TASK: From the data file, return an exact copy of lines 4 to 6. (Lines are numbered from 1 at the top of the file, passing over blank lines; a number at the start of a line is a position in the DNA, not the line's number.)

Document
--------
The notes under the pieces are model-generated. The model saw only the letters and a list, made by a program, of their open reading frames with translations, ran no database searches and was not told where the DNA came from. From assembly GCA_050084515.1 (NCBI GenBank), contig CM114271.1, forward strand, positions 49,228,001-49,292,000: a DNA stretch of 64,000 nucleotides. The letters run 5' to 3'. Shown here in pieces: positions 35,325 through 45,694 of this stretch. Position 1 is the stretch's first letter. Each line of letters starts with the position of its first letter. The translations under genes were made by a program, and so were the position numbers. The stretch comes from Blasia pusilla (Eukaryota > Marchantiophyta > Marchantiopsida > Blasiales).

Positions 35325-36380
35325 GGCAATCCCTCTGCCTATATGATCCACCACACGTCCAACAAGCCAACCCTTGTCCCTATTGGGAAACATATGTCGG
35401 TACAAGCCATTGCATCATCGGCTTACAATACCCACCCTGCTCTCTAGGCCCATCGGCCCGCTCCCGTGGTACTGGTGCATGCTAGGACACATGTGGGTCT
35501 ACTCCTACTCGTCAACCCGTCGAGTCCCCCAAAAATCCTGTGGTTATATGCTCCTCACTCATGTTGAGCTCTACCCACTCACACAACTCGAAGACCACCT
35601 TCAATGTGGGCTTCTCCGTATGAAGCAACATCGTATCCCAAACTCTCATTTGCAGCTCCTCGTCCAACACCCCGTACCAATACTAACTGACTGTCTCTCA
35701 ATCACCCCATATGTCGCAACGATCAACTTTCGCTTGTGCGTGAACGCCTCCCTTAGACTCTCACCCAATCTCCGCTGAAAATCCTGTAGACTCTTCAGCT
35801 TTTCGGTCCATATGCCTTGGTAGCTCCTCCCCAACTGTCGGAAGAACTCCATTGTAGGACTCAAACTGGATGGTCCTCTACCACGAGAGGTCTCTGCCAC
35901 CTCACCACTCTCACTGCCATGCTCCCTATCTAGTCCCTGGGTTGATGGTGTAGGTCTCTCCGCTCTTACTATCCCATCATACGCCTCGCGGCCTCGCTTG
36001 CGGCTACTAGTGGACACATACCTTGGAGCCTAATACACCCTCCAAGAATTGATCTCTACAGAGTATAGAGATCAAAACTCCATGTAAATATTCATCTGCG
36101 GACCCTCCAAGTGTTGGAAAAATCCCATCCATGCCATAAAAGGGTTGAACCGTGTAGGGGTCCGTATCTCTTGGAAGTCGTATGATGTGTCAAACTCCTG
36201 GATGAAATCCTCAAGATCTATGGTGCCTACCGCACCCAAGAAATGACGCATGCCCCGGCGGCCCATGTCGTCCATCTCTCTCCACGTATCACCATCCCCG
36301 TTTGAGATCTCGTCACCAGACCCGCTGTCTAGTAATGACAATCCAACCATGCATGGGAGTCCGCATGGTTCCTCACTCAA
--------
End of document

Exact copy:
35401 TACAAGCCATTGCATCATCGGCTTACAATACCCACCCTGCTCTCTAGGCCCATCGGCCCGCTCCCGTGGTACTGGTGCATGCTAGGACACATGTGGGTCT
35501 ACTCCTACTCGTCAACCCGTCGAGTCCCCCAAAAATCCTGTGGTTATATGCTCCTCACTCATGTTGAGCTCTACCCACTCACACAACTCGAAGACCACCT
35601 TCAATGTGGGCTTCTCCGTATGAAGCAACATCGTATCCCAAACTCTCATTTGCAGCTCCTCGTCCAACACCCCGTACCAATACTAACTGACTGTCTCTCA